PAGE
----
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The Last Word

The Theory and Art of Magic - Series II Logo
-A New Liberal Art
B Y  D R.  L A W R E N C E  H A S S

The word is out, the tickets are on sale: Magic is coming back to Muhlenberg this fall!
Indeed, the College is producing a second series of its nationally recognized, award-winning program, "The Theory and Art of Magic." Being an amateur magician and author of several articles about the philosophy of magic, I created this program to share my passion for this extraordinary art form with the College community.Photo of Dr. Lawrence Hass
My basic idea was to bring to the College a group of brilliant, professional magicians who were also renowned as the leading thinkers and innovators of the art. These "magicians-in-residence" would, of course, perform their unique forms of magic, but they would also teach classes and give lectures about the nature of performance magic and its important place in our lives and cultures.
During the fall of 1999, through the strong support of President Arthur R. Taylor, Dean Curtis Dretsch and many other people at the College, I was able to take this unusual idea and turn it into an extremely successful series of events. So successful, in fact, that I could not resist the invitation to try it again, even bigger than before. To this end, we have arranged visits for the fall of 2002 with some of the most celebrated magicians of our times: Max Maven, Jeff McBride, Eugene Burger, Rene Lavand, Marc DeSouza and Robert E. Neale. Indeed, these are the magicians that magicians enjoy. These are the experts that magicians travel long distances to study with.
Magic is an incredibly ancient art, with images of magicians engraved in the pyramids and tombs of Egypt, with clear references to the art in the Book of Exodus and other ancient texts, with evidence of its practice reaching back to pre-ancient Shamanism. Also, magic is a remarkably universal art. Every human culture we know has a place for performance magic, from the fakirs of India, from the great stages and television screens on six continents, from the mammoth showrooms in Las Vegas, to street corner entertainers the whole world over.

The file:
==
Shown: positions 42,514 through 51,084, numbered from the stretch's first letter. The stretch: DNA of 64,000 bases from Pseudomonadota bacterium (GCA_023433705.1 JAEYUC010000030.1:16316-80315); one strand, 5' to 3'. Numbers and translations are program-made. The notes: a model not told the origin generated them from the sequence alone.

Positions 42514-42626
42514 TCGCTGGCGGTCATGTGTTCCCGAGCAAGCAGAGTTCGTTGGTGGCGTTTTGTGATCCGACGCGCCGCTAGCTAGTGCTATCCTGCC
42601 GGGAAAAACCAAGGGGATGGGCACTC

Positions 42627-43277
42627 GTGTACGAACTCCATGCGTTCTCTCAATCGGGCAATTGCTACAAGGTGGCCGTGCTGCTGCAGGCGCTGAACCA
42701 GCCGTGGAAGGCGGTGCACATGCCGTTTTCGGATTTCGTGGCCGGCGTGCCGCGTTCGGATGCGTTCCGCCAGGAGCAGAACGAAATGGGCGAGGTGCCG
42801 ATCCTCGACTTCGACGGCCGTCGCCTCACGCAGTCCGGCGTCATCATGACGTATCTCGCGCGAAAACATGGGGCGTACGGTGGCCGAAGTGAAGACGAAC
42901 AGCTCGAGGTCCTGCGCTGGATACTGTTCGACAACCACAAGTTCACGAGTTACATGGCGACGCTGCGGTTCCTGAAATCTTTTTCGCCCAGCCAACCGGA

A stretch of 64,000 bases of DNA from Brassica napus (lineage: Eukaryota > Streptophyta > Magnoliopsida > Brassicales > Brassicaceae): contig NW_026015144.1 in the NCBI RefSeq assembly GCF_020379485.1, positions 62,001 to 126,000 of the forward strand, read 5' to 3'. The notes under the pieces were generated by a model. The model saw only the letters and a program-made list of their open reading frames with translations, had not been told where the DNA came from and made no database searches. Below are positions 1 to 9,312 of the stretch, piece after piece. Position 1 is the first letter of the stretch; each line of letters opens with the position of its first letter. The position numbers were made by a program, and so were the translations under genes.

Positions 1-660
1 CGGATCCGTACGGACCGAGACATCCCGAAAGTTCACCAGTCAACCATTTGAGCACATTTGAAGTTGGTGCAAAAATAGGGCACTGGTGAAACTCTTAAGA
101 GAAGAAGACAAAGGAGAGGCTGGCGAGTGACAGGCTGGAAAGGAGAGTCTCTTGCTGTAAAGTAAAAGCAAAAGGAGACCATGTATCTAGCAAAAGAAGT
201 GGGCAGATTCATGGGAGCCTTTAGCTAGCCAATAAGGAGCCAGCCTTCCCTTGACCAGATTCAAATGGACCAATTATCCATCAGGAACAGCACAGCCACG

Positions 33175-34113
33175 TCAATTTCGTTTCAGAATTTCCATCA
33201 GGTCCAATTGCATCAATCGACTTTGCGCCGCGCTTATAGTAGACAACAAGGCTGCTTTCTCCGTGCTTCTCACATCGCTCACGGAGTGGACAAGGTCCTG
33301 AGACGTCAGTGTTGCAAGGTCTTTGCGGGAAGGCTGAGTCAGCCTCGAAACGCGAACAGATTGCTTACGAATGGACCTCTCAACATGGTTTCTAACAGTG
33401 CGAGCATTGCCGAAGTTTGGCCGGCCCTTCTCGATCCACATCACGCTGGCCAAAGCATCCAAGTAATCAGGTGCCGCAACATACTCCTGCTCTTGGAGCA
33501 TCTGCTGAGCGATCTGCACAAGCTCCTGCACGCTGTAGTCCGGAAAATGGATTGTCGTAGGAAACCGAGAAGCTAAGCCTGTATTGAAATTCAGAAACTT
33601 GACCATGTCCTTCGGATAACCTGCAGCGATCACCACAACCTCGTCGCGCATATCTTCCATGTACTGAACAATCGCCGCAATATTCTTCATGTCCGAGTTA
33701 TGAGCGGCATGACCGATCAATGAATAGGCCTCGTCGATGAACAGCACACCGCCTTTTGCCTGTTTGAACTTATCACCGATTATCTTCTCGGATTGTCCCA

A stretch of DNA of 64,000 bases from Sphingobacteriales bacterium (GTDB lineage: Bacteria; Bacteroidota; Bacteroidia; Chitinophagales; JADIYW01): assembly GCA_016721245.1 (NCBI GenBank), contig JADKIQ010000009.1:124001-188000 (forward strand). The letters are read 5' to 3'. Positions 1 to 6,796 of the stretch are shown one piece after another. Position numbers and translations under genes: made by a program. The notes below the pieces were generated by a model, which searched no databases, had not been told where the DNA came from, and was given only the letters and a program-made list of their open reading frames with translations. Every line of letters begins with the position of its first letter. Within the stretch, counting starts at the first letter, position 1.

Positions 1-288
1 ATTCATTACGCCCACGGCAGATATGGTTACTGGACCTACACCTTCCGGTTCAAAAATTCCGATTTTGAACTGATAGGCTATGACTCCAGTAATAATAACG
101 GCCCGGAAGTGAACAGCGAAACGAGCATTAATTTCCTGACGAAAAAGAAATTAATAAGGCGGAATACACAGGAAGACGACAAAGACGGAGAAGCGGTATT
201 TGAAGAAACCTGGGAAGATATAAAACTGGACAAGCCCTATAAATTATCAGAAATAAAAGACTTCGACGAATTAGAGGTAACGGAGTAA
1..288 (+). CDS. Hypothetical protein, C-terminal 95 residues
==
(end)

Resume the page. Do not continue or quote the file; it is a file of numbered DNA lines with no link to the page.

And so the questions emerge: Why do we humans apparently crave magic? Why do we embrace this "art of deception?" Why do we need magic in our lives and cultures? Why do we hold "The Magician" as one of the great archetypes of human possibility?
To me, these are fascinating questions - wonderful, important questions - that interweave with issues in psychology, history, religion, sociology, philosophy, anthropology, communication studies and the theatrical arts. But they are also questions that don't really have a place within the traditional academy. Rest assured that our magicians-in-residence will have a great deal to say about these questions and the issues they raise from a rich variety of perspectives. However in this brief space, as "the last word," let me say one thing to pique your interest: I myself don't think magic is "the art of deception" at all!
I realize this might sound strange. I realize that people talk about magic as "tricks," and it would seem that such things must aim to deceive and fool people. However, I would like to suggest that these notions really "mis-direct" our attention from a deeper secret of magic: that excellent magic of any kind has the power to re-awaken the experience of wonder.
Indeed, I would say that magic, more deeply and richly understood, is the art of wonder, not deception. Illusion plays a role, of course (as it does in all the arts), but that is not its point, not its raison d'etre. Rather, magic is an art of creating and cultivating experiences where our mundane, habituated thoughts about ourselves and the world are shattered, where we find ourselves astonished that the world can be so surprising, where we find deep pleasure in the impossible-made-real. And in these moments of mystery we can find ourselves transformed.
These experiences of astonishing transformation don't merely happen in the magical theater. They happen throughout our human lives in experiences where we wake up from "the everyday" and see the world anew. This happens, for instance, with the birth of a new child. It can occur in the classroom when fresh perspectives or paradigms burst through old habits of thinking. It can happen when experiencing art - great novels, paintings, theatre and poems. However, one thing to say about the art of magic is that it self-consciously works to attain this extraordinary effect. Those moments when our jaw hangs open, when "it makes no sense," when our experience slips off its hinges and we come alive!
Wonder and transformation: in my view these vitally important human experiences are the lifeblood of great performance magic, and they begin to explain why we humans are, and have always been, so deeply and sometimes secretly fascinated by this art. This fall, for your enjoyment and reflection, we will bring this secret art into the open at Muhlenberg. Won't you join us? (For series details and ticket information, visit www.muhlenberg.edu/cultural/magic.)

Dr. Lawrence Hass is an associate professor of philosophy. Along with magic, he teaches and specializes in phenomenology, aesthetic, and post-modern philosophy.


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